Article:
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Beer Varieties

From Lagers to Ales, beer is a universal drink and is enjoyed by many all over the world. Since beer comes in different colors and flavors it’s practical to learn about the varieties and discover which one you like best. Not only to stock up on your favorite beer but also to share it with your friends and family.

Let’s start with the different varieties of beer. The beer you are drinking can be either Lager or Ale. Within these two groups are different varieties to choose from. Let’s explore them, shall we?

The term “Lager” refers to storing the beer at cool temperatures. Lager is considered as the base of all beers and usually serves as a standard to measure other beers. After a brewing process of four to twelve weeks, it results in a smooth beer with crisp taste. The lager category consists of “Pale Lager” and “Dark Lager”.

Pale Lager
Pale Lagers are the most consumed and commercially available style of beer in the world. With their golden color, they possess a clean very subtle "hoppy" flavor. The main ingredients are water, malt and noble hops. The noble hops are the source of the dry bitterness of the beer. Other ingredients occasionally added are corn or rice, to lighten the body of the beer.

Dark Lager
Dark lagers come in colors ranging from copper to dark brown. Their dark color comes from the extra caramel that is added to the drink or the type of malt that is used. It has a low level of hops strength and bitterness. The taste tends to lean more toward sweet hints of caramel, chocolate and nuts.

Pilsner has an almost transparent golden color and claims to be the oldest variety of Lager. It has by far the most intense bitter taste from the hops. However, the taste of pilsner differs between the production countries. For example, the Czech pilsner has a lighter flavor, while the German pilsner is more bitter and earthy.

The term “Ale” was originally used to describe a “hopless” brewed drink, however throughout the years, the meaning changed to “lightly hopped” drink. This is exactly what ale beers are. Hops are added to impart a bitter herbal flavor that balances the sweetness of the malt. Because of the high temperature during fermentation, the speed in which the yeast ferments the beer increases, giving it a sweet, full bodied and fruity taste.

Brown Ale
Brown Ale has a dark amber or brown color. This variety of Ale is mostly popular in England and North America. When produced in North America it tends to be dry with slight citrus hints. The sweet and chocolaty aroma, bitterness and medium body are drawn from the American hop type. In England the taste ranges from malty, nutty to sweet with low alcohol. The taste depends if it’s from Northern or Southern England.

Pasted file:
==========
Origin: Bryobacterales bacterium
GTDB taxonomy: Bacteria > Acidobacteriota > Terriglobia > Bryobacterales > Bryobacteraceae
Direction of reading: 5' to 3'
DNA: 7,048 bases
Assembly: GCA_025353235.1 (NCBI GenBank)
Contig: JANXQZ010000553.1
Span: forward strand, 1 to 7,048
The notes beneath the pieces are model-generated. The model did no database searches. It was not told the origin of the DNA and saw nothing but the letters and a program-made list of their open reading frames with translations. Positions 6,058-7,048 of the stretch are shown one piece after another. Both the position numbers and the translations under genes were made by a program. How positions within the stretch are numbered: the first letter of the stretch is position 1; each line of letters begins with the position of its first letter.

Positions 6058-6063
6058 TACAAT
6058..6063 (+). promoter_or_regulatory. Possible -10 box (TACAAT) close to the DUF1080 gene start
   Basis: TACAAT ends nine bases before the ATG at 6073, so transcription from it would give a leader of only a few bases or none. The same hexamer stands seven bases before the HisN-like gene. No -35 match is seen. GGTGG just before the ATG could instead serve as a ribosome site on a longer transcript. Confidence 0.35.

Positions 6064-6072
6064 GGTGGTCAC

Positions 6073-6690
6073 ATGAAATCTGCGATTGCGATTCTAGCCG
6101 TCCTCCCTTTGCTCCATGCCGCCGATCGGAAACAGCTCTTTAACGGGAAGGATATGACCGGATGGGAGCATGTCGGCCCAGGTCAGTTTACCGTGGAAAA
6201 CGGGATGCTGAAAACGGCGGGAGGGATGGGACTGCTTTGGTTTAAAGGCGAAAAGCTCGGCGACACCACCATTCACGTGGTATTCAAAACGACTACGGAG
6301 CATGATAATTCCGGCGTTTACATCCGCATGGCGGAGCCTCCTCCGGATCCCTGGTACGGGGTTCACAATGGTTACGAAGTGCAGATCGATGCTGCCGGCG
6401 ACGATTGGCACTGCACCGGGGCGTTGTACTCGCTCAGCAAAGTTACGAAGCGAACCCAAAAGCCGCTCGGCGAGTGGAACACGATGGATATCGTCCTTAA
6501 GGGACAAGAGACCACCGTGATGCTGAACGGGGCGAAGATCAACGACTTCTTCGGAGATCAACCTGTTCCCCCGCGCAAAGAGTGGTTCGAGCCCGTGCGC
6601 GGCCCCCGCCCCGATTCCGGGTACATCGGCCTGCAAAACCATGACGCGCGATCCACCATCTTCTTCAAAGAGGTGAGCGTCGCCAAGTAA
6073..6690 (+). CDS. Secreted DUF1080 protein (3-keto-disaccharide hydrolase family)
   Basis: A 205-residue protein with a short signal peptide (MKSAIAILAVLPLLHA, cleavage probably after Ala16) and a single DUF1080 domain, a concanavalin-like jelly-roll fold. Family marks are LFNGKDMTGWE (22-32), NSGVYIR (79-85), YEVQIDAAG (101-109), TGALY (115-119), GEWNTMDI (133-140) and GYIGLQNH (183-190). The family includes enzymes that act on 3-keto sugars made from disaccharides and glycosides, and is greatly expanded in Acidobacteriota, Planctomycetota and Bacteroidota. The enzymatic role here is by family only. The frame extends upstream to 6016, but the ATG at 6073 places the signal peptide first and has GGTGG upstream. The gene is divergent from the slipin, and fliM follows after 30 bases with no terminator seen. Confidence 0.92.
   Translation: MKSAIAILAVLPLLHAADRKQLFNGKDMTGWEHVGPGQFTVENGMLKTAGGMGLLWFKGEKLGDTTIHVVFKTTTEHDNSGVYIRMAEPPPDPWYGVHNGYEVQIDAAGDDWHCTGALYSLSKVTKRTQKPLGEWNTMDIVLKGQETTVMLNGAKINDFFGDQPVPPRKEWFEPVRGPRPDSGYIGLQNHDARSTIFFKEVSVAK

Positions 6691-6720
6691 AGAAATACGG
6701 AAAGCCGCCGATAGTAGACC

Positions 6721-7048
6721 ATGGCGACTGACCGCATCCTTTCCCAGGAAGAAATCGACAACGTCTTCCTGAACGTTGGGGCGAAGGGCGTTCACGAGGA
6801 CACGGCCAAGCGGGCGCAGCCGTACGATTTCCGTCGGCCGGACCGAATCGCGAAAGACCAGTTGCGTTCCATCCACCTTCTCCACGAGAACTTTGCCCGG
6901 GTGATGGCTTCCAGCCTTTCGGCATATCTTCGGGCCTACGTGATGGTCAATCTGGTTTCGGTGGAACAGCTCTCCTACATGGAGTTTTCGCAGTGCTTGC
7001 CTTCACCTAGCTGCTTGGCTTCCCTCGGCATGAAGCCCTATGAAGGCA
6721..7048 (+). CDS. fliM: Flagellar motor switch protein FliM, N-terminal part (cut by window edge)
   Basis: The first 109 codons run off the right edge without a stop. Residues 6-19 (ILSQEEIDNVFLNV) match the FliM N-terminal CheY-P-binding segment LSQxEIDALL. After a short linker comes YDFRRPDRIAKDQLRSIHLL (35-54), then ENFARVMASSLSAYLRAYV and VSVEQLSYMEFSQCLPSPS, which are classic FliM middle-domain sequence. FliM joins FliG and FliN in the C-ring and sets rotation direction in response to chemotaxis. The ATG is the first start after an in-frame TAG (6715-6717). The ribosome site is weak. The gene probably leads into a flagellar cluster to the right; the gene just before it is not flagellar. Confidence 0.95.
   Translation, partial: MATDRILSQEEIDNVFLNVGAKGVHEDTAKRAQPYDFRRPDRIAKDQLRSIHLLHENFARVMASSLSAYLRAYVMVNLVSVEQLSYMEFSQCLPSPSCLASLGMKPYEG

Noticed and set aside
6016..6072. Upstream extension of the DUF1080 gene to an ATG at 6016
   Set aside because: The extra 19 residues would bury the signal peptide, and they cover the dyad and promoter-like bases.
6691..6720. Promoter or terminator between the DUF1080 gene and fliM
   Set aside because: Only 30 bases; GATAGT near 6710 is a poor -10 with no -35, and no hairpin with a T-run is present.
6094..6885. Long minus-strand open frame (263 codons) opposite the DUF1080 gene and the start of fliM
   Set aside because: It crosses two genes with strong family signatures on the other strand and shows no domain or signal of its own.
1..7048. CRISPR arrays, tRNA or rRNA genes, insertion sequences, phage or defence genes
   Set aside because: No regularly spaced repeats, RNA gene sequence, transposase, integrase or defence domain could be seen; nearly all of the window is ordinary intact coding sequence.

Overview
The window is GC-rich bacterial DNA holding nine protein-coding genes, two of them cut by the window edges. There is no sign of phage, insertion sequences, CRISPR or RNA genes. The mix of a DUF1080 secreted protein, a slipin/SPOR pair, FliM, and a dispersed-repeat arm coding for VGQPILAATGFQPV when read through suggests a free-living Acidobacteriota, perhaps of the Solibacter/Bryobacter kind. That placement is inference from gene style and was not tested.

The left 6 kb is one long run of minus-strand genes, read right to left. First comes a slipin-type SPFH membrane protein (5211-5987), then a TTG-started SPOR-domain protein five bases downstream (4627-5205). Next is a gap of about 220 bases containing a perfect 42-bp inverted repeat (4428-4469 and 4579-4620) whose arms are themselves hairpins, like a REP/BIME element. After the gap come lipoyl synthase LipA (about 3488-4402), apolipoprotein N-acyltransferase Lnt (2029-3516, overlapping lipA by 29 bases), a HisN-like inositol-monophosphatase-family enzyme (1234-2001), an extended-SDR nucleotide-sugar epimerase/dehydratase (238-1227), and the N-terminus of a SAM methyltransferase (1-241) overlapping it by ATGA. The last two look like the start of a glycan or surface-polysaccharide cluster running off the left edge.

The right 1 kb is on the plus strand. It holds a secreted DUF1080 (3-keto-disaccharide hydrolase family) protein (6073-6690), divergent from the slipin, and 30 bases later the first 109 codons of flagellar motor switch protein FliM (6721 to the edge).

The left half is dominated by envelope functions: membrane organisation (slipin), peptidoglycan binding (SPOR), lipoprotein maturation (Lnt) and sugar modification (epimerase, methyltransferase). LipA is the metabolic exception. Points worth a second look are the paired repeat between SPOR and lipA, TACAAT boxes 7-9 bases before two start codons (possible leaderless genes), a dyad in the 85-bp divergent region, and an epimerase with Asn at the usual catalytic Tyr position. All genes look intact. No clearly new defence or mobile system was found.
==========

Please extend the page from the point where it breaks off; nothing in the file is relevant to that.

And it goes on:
Pale Ale
Pale Ales are made from malt that is dried with coke, which is a type of coal. The malt used for this type of beer is called, pale malt. That is why it results in a lighter colored, pleasant beer. Pala Ale has a very high level of hops, making it nice and bitter.

Flavors of Beer

The flavors that are present in beer generally described in three terms. By learning to identify these flavors you will be able to decide what balance of these traits you prefer. Then you’ll be well on your way to ordering beer like a true expert.

The term maltiness is used to describe the sweetness of the beer. Malt is derived from grains, and is the part of the beer that is fermented. The grains that are generally used to create malt are wheat and barley. There are several varieties of malt, with varying flavors.

Hops are the plants used during production of beer to add the bitter flavor. Bitter might sound unpleasant, but actually it is not hard to appreciate. Pale ales are generally the hoppiest beers available. Another way to recognize high level of hops in you beer is the aroma of fresh herbs, grapefruit and pine needles.

Actual fruit are not added to the production of beer, but their flavors can be tasted in the beer. How is that possible? Well during fermentation, not all sugars are consumed; these leftovers provide the beer with a sweet taste, usually very similar to the taste of fruits. The fruitiness in beer is reminiscent of pears, apples and bananas.